While I certainly see your point here WLAGuy, I'm not sure that our rights to marry, raise children and buy homes ... etc., necessarily have a bearing on gay men in lower-paying jobs.  I know plenty of gay men that work in positions of authority and earn a handsome income. I would like to hope that it's the individual's drive and ambition that rewards anyone (gay or straight) financially, rather than societies expectations.

I too feel that gay men and women should be afforded the same rights as our straight friends. As someone had mentioned earlier on this thread, it's important how we move the gay agenda. I do believe that our straight allies are our greatest asset.  In being overly militant in our quest for equal rights, we possibly run the risk of alienating more than only the conservative right-wingers.  We live in a predominantly homophobic culture and although there are many of us that would like "immediate results", I for one am not sure we should expect them anytime in the near future.  I can't help but wonder that if we push too hard and are overly ferocious in our demands, that it will backfire and more of this country will jump on the conservative bandwagon.  We have made tremendous progress over the last 50 or so years. Perhaps treading lightly (as much as I really hate the thought of that) and letting movies like BBM help middle America re-think their position about gays and their rights, is a viable way to proceed.  Real growth takes time I'm willing to take that time if it means real change.


Offline mary

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Re: Gay Marriage
« Reply #24 on: December 31, 2005, 09:49:53 PM »
I too feel that gay men and women should be afforded the same rights as our straight friends. As someone had mentioned earlier on this thread, it's important how we move the gay agenda. I do believe that our straight allies are our greatest asset. 

jim
I'm one if the straight folks willing to help, and sometime just wondering how.
As a woman in my 40's I can recall women being denied a lot of opportunities (ex. when I was a teen ager I somehow got on a bunch of military academy lists as 'mark' The were recruiting me hard. Then they discovered I was a 'mary' That was the end of that.)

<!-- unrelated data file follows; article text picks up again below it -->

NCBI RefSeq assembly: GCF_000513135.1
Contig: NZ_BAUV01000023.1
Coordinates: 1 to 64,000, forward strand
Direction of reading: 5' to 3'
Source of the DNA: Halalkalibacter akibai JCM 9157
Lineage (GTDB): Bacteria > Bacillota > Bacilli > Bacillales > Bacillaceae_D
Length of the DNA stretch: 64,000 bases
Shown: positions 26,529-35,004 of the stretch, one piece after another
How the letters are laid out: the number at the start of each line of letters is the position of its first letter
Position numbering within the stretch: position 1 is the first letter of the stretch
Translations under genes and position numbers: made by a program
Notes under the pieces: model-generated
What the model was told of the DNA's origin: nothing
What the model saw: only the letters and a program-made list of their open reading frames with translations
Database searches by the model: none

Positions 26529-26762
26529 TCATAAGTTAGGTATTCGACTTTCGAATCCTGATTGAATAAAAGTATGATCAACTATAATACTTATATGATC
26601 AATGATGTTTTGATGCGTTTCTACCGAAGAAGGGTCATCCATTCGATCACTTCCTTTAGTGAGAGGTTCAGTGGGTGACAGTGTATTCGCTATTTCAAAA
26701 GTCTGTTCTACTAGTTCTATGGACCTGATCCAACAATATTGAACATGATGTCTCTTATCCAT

So to me some of this is 'payback'  Women would not have made some of the strides they have with out the help of fair minded men who saw the simple justice in equal right for women. Same concept applies here as far as I am concerned, simple justice.
« Last Edit: January 01, 2006, 12:37:43 AM by mary »
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Offline Fish

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Re: Gay Marriage
« Reply #25 on: January 01, 2006, 07:19:13 PM »
I apologize if this has been addressed elsewhere, but could someone please enlighten me on the differences between "gay marriage" and "gay civil unions"?  The editorial above made it a bit clearer but I honestly have be puzzled about this and have not found a good set of definitions anywhere.  I want to be crystal-clear when arguing with friends in favor of gay marriage/unions.  Thanks!
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Offline MellorSJ

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Re: Gay Marriage
« Reply #26 on: January 01, 2006, 07:42:15 PM »
I apologize if this has been addressed elsewhere, but could someone please enlighten me on the differences between "gay marriage" and "gay civil unions"?  The editorial above made it a bit clearer but I honestly have be puzzled about this and have not found a good set of definitions anywhere.  I want to be crystal-clear when arguing with friends in favor of gay marriage/unions.  Thanks!

As always, it's a matter of definition.  The most common (I think) definition in the US is that "gay marriage" is exactly equal in all respects to straight marriage, but gay civil unions are a form of contract recognized in certain limited ways and jurisdictions.  A straight civil union or "domestic partnership", for example, is recognized by some companies (Disney, for example) for health insurance purposes (as are gay ones--my point was to illustrate.)  Outside of the company, jurisdiction (whatever) a civil union would not be regarded as a marriage.  In other words, "marriage" is a special type of contract enshrined in law that provides a multitude of rights and priviliges (inheritance, hospital visitation/decision making, etc.); civil union does not.